“If you don’t tell me the truth now, I’m leaving and I will never return.”
‘It’s you I love and not her.”
“So why the games? You think I’m a fool abi?”
Angela stood up and headed for the kitchen and from there, she went to the bedroom. I followed her behind, calling her to stop and hear me out but there was something about her – something peculiar that made her mistrust me. She had seen me with other girls and must have wondered if she was the only one that occupied my heart’s loving centre.
“Angie, I’m sorry.” I said, holding her from behind.
“Remove your hands off me.” She shouted and picking up her bag, she headed to the sitting room. I followed her, trying all I could to placate her but she wouldn’t listen.
As soon as she stepped her feet out of my house, she fell down. I immediately held her up.
“I’m sorry dear.” I said and she stared at me.
“Don’t sorry me.” She shouted and blinking her eyes angrily at me, she walked out on me.
Episode 5 💗
As Mabel and I were eating at the “Peppermint Restaurant”, there was a feeling I wanted to feel but I did not feel. I burrowed into myself and my feelings for her began to die away. I admired her, her beautiful face and flawless acquaintance with the English Language. I liked her dress sense and walking steps but the more she stared at me with her eyes narrowed, the more I was losing interest in her; she was just an attractive lonely career lady, looking for a husband. I began to visualize her being with me, being my fiancé and future wife but my thoughts didn’t rhyme with my heart’s core and besides, I didn’t want our relationship to get so intimate because I was never really passionate about loving her.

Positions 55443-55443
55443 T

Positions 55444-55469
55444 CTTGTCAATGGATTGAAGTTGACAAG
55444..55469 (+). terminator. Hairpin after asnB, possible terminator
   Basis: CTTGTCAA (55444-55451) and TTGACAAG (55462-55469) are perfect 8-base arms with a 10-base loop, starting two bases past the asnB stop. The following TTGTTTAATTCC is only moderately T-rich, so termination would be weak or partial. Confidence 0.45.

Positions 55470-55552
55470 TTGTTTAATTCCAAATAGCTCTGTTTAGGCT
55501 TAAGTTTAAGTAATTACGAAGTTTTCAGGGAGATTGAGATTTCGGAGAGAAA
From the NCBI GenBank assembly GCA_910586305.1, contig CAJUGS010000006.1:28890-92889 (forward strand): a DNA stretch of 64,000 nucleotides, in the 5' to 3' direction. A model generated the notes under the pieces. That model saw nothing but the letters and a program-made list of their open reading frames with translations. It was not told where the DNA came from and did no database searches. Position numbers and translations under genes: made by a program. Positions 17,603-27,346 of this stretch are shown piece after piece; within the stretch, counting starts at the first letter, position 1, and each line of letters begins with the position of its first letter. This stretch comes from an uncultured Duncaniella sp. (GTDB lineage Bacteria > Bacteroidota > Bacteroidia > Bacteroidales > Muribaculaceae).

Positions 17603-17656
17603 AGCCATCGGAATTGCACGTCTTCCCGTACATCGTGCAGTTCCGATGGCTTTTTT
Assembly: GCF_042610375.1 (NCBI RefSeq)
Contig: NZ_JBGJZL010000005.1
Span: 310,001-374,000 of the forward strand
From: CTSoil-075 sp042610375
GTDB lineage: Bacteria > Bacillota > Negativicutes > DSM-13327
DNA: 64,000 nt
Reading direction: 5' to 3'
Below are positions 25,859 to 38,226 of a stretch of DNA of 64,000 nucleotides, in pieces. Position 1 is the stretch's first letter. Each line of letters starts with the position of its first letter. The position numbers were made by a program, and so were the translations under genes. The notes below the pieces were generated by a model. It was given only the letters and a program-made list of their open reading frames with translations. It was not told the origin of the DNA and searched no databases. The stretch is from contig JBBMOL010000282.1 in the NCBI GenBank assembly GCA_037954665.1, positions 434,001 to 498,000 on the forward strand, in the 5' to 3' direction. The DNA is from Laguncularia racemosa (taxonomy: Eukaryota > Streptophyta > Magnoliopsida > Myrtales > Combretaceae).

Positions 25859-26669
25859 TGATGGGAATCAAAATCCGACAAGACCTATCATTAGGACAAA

“So how’s work?” She asked smiling. At that instance, a strange silence engulfed us. I was hesitant to speak even as she was calmly waiting for my response.
“I lost my job.” As those words fell from the tip of my tongue, she exclaimed: “What happened?”
“It’s a long story but to cut it short, I’m looking for a new job.” I said sharply.
“Ooh, that reminds me…the bank where I’m working is recruiting new members of staff.”
“What are you implying?”
“You can work in the bank for the meantime. At least half-bread is better than none.”
“As cashier or what?” I chuckled and she raised her eyebrows, looking at me as though I wouldn’t want to work where she was working.
“Of course naa. Working in the bank is a lucrative venture, you know.” She whispered.
“I know but I don’t know anybody there to make the way for me.”
“What am I here for? I will help you.”
“I’ll really appreciate.” I said and she stood up and kissed me.
“I’ll help you baby.” She assured me.
I was already looking at our relationship through the lens of the past tense but with the promise of a job, I decided not to end it immediately. She asked me to come with her after we had had dinner and I couldn’t respond to the contrary. On the table next to us, a family of a father, mother and son were eating and chatting as we gingerly walked out of the restaurant.